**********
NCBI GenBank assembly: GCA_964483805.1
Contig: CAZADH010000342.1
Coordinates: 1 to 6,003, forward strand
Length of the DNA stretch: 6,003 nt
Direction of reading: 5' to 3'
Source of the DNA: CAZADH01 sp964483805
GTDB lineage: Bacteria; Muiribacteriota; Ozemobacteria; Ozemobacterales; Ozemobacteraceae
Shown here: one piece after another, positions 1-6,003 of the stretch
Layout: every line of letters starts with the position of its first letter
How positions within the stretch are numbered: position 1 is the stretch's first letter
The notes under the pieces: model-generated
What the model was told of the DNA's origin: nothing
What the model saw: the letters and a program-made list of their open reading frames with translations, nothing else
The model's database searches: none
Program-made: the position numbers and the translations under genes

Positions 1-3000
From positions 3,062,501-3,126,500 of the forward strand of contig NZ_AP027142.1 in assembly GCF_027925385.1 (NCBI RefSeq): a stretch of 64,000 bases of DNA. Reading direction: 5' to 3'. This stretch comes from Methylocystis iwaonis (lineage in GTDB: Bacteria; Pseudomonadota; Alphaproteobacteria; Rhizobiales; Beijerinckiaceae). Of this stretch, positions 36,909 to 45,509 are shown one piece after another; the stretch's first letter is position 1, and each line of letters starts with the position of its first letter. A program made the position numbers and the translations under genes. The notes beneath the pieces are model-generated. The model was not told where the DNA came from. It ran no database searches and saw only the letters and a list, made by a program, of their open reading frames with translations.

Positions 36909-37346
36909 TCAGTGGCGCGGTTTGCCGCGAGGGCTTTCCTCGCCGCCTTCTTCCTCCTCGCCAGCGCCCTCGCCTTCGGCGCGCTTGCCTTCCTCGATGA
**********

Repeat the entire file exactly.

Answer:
NCBI GenBank assembly: GCA_964483805.1
Contig: CAZADH010000342.1
Coordinates: 1 to 6,003, forward strand
Length of the DNA stretch: 6,003 nt
Direction of reading: 5' to 3'
Source of the DNA: CAZADH01 sp964483805
GTDB lineage: Bacteria; Muiribacteriota; Ozemobacteria; Ozemobacterales; Ozemobacteraceae
Shown here: one piece after another, positions 1-6,003 of the stretch
Layout: every line of letters starts with the position of its first letter
How positions within the stretch are numbered: position 1 is the stretch's first letter
The notes under the pieces: model-generated
What the model was told of the DNA's origin: nothing
What the model saw: the letters and a program-made list of their open reading frames with translations, nothing else
The model's database searches: none
Program-made: the position numbers and the translations under genes

Positions 1-3000
From positions 3,062,501-3,126,500 of the forward strand of contig NZ_AP027142.1 in assembly GCF_027925385.1 (NCBI RefSeq): a stretch of 64,000 bases of DNA. Reading direction: 5' to 3'. This stretch comes from Methylocystis iwaonis (lineage in GTDB: Bacteria; Pseudomonadota; Alphaproteobacteria; Rhizobiales; Beijerinckiaceae). Of this stretch, positions 36,909 to 45,509 are shown one piece after another; the stretch's first letter is position 1, and each line of letters starts with the position of its first letter. A program made the position numbers and the translations under genes. The notes beneath the pieces are model-generated. The model was not told where the DNA came from. It ran no database searches and saw only the letters and a list, made by a program, of their open reading frames with translations.

Positions 36909-37346
36909 TCAGTGGCGCGGTTTGCCGCGAGGGCTTTCCTCGCCGCCTTCTTCCTCCTCGCCAGCGCCCTCGCCTTCGGCGCGCTTGCCTTCCTCGATGA